Like

  9. Leah
    January 8, 2015

    Reblogged this on The Cookbook Guru and commented:
    Our very first contribution for the new year, and it comes in the form of a little synopsis of our current book: Jane Grigson’s Vegetable Book. Make sure you check out Lady Red Spec’s History with this fabulous reference.

    Happy Reading and Happy Cooking,

    Leah

    Like

  10. These books are two of my most valued references – like you Jane taught me how to cook eggplant and many other vegetables.

    Liked by 1 person

    • ladyredspecs
      January 8, 2015

      It may date us Rachel! I always look at a book without photos as a serious reference, a book that can teach you something, and for me that’s certainly true of Jane Grigson.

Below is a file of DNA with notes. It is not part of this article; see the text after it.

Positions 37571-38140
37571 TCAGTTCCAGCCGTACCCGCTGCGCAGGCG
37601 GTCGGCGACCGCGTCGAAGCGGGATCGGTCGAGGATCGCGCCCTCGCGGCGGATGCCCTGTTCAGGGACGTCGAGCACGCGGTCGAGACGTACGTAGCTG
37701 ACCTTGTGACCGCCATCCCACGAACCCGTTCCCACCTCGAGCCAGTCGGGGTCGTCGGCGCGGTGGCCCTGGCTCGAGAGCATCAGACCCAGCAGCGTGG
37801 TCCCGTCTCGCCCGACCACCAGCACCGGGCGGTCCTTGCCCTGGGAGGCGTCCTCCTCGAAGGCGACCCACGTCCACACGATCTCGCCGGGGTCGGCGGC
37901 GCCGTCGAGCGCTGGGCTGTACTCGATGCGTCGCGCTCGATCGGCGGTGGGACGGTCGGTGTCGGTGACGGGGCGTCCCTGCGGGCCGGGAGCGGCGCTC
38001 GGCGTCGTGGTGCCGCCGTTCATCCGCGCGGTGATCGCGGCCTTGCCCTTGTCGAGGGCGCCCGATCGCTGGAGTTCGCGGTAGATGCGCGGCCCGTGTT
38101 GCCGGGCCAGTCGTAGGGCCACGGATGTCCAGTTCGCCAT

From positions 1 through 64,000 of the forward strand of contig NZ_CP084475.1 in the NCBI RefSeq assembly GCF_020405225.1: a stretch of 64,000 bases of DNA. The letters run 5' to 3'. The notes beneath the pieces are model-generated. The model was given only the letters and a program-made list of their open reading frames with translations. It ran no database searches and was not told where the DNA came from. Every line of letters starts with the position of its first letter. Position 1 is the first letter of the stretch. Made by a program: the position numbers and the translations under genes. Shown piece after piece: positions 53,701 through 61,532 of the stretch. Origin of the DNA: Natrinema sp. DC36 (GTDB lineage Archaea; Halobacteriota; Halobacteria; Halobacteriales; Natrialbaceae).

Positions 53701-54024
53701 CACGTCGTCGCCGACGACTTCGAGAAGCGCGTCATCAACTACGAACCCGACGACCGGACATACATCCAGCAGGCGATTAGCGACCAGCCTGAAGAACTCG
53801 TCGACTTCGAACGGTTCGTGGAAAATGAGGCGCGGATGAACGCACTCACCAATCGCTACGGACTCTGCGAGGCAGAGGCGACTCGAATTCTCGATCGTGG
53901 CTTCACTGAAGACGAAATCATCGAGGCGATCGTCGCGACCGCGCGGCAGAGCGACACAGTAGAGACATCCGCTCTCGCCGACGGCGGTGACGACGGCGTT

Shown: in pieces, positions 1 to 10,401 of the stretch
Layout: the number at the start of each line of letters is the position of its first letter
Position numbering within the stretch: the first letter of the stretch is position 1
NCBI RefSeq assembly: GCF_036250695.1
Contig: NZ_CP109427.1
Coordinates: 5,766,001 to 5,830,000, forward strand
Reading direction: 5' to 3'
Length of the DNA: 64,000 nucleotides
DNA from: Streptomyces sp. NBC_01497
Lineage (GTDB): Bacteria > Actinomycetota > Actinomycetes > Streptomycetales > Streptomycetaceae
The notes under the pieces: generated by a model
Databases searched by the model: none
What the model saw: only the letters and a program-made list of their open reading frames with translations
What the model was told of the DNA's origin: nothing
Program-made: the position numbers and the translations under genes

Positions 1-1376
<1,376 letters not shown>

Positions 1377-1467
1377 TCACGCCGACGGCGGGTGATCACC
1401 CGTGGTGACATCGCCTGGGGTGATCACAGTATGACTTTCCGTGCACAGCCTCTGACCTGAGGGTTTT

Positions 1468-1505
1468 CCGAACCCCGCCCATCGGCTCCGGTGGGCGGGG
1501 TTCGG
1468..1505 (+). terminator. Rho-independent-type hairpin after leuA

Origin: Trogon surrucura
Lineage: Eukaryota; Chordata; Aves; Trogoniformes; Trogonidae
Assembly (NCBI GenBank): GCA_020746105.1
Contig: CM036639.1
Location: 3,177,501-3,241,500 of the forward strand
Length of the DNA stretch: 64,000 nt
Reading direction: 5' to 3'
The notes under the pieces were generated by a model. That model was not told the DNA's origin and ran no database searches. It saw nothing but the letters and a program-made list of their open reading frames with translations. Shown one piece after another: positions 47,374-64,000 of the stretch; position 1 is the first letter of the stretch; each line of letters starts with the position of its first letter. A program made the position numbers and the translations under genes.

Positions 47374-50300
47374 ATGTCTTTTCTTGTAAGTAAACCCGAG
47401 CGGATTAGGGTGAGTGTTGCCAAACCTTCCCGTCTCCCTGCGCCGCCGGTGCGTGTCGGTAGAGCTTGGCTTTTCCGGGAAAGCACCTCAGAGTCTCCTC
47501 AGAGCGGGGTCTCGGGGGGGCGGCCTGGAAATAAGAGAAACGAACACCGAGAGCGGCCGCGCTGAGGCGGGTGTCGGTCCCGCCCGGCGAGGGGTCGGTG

Like

  11. Francesca
    January 8, 2015

    I am keen to try some of her recipes. Thanks for the background brief on Grigson and also for your link to the oatmeal pastry which sounds rather nice and rustic.

    Like

    • ladyredspecs
      January 8, 2015

      Thanks Francesca, I felt like writing, not cooking! The oatmeal pastry is really good made with spelt too, i usually use this recipe for summer savoury tarts. Did you manage to track the book down?

      Like

      • Francesca
        January 8, 2015

        No such luck in our libraries but someone sent a link to an internet copy via Leah who forwarded the link. Looking at the front cover, I am sure I saw it once in Savers, where all our books come from..

        Liked by 1 person

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This entry was posted on January 8, 2015 by in Food.